G protein-gated inwardly rectifying K(+) (GIRK/K(ir)3) channels are critical to brain function. They hyperpolarize neurons in response to activation of different G protein-coupled receptors, reducing cell excitability. Molecular cloning has revealed four distinct mammalian genes (GIRK1-4), which, with the exception of GIRK4, are broadly expressed in the central nervous system (CNS) and have been implicated in a variety of neurological disorders. Although the molecular structure and composition of GIRK channels are key determinants of their biophysical properties, their cellular and subcellular localization patterns and densities on the neuronal surface are just as important to nerve function. Current data obtained with high-resolution quantitative localization techniques reveal complex, subcellular compartment-specific distribution patterns of GIRK channel subunits. Recent efforts have focused on determining the associated proteins that form macromolecular complexes with GIRK channels. Demonstration of the precise subcellular compartmentalization of GIRK channels and their associated proteins represents a crucial step in understanding the contribution of these channels to specific aspects of neuronal function under both physiological and pathological conditions. Here, we present an overview of studies aimed at determining the cellular and subcellular localization of GIRK channel subunits in mammalian brain neurons and discuss implications for neuronal physiology.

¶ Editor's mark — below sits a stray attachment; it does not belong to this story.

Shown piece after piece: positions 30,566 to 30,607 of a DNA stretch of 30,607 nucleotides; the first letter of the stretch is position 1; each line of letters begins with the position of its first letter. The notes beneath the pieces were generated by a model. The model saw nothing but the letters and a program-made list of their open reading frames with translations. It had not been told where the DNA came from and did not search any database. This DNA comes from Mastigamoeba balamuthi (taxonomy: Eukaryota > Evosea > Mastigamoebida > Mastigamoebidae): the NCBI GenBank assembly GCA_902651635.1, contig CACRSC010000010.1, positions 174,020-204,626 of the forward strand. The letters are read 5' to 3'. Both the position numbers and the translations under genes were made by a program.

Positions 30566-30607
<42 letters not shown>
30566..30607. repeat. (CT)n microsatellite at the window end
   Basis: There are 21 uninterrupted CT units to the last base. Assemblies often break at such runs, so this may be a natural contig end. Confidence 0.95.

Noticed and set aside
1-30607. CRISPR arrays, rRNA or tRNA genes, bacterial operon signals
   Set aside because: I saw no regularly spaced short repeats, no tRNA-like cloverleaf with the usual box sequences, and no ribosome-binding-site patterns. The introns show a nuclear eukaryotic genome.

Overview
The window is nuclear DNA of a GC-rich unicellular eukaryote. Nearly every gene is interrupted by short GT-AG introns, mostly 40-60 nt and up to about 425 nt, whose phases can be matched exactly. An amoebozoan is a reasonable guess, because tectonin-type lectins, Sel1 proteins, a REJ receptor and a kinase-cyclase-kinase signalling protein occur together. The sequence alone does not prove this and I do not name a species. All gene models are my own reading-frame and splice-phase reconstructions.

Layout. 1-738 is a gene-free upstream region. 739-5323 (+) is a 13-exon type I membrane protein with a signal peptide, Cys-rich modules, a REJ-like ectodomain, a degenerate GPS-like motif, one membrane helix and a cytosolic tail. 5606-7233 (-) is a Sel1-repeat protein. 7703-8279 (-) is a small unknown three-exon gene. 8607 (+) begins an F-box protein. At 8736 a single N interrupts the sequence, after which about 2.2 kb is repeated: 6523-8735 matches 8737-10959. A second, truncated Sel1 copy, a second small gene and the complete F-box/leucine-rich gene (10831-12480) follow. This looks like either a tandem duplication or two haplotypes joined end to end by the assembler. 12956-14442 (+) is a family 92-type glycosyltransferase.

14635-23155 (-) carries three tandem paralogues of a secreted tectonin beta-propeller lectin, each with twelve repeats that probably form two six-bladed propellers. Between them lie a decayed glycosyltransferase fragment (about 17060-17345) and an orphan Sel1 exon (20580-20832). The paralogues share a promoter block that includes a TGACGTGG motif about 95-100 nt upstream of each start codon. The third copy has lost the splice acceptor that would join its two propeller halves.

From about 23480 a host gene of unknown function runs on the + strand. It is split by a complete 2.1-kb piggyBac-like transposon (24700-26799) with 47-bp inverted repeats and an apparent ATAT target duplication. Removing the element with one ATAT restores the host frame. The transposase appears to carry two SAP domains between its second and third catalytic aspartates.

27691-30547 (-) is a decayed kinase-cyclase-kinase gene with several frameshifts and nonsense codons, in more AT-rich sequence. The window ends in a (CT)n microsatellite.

Keywords: Electron microscopy; G protein; GABA(B) receptor; GIRK channel; GPCR; High-resolution techniques; Immunohistochemistry; Potassium channel; Subcellular localization; Synapses.
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